Many authors will tell you that the most difficult thing about writing a book is coming up with the title. In just a few words, you have to come up with something that both sums up what your story is about and catches the eye of a potential reader so that they’ll pay enough attention to pick up the book and read a bit more.
Obviously, emails are not books, but many of the principles of writing remain the same, especially when you’re talking about titles – or in this case, subject lines. Think about it. Just like with a book title, the subject line is the only thing your intended reader can usually see. It is your “cover,” and in fact, you’re at a disadvantage when compared to a novel because many of them have amazing artwork that also entices people to read.
Good subject lines have to stand out from the dozens or even hundreds of other emails in a person’s inbox, but they also can’t just be shouting nonsense – your intended reader has to be fairly clear about what he or she is going to get when they click on the email. So, how can you do this? Luckily, we have several surefire ways to write effective email subject lines.
Short and sweet
No one wants a subject line that’s a paragraph long, so only include the information that needs to be there. You’re not giving a blow-by-blow of the email, just a preview. Summarize the main point of the message.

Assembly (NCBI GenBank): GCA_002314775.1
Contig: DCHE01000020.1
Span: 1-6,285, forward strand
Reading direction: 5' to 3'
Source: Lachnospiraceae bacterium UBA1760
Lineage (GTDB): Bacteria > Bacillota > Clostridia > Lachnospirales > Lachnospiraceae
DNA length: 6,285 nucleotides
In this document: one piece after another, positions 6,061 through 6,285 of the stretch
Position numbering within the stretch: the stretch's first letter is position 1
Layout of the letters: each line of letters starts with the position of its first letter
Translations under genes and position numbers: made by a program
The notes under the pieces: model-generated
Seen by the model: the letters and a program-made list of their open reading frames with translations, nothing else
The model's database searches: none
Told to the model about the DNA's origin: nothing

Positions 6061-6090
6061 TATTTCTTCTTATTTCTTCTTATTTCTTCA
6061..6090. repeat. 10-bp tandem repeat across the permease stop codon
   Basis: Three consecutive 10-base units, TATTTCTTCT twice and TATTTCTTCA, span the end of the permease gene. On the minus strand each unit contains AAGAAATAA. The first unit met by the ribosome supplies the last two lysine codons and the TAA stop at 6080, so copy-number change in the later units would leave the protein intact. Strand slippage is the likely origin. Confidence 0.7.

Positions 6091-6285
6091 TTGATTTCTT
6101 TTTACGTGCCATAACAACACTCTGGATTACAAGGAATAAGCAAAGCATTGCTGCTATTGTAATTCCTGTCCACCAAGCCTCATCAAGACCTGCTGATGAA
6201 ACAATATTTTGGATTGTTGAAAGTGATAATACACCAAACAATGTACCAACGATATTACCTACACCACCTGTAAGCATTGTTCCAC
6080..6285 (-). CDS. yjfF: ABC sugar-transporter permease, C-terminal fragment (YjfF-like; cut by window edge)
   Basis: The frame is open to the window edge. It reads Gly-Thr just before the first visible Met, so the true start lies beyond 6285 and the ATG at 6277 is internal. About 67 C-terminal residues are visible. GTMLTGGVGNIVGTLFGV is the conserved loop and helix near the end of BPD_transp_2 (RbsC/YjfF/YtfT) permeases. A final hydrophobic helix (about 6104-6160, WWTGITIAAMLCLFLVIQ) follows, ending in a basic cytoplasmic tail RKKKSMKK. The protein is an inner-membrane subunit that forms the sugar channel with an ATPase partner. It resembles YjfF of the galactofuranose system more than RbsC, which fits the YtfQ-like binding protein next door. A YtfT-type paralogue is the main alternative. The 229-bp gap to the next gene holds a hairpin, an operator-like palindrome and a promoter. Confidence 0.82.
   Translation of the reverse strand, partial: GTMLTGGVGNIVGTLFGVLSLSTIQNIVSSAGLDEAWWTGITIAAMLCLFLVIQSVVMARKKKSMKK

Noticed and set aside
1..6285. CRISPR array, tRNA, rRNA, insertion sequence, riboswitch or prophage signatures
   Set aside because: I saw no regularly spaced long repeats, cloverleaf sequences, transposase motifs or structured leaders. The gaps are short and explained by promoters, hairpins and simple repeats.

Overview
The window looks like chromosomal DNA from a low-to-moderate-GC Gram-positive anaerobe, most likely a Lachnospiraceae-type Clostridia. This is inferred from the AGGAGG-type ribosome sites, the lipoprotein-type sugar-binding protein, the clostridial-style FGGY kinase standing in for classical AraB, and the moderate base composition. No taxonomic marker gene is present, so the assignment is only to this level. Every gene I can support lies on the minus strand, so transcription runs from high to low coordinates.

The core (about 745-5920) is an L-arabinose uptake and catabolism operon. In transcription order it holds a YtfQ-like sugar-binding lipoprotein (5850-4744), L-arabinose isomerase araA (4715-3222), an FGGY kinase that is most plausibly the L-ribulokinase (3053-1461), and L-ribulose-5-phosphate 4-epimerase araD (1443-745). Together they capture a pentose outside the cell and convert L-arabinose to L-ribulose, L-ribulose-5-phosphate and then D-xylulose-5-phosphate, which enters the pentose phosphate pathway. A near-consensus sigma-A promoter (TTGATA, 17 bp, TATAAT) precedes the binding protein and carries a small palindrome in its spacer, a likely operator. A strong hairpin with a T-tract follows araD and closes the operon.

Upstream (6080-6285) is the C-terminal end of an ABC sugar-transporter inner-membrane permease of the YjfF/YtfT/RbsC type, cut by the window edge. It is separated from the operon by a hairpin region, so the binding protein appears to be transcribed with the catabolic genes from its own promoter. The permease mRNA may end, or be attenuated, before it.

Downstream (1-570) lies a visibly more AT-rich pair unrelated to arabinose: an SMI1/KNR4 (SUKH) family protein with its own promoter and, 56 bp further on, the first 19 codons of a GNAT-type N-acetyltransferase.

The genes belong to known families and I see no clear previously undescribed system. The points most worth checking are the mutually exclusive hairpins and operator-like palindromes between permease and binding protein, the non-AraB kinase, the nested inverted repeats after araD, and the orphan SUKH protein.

DON’T USE ALL CAPS
Yes, it seems like a great way to get attention, but don’t do it. In writing, all caps is usually interpreted as yelling, and no one wants to be yelled at. Plus, in email writing all caps has come to be associated with the worst kind of SPAM.
Emphasize the benefits
This one is especially important if your email is offering a product or service of some kind. You want your customer to know, for example, that they can lose up to 10 pounds in a week, or save time on their morning commute. As briefly as possible, lay out why someone should read your email.
Lay off on the hard sell
If your email is advertising a sale or launching a product, it can be tempting to write things like “Don’t lose out on the best sale ever,” or words like “must act now” and “free.” Unfortunately, those kinds of subject lines often end up getting caught in SPAM filters. On top of that, they don’t really tell the audience anything – what’s on sale? How much are people going to save?
Keep your tone consistent
An email selling something can be a bit more salesy than an email that simply provides information such as a newsletter. Always remember that your subject line should reflect and summarize the email.
Ever had the President of the United States send you an email with your name in the subject line? Or the head of a big company or organization write directly to you? In some ways it can be strange, but research has shown that people are about 64% more likely to click on personalized emails, making it well worth trying.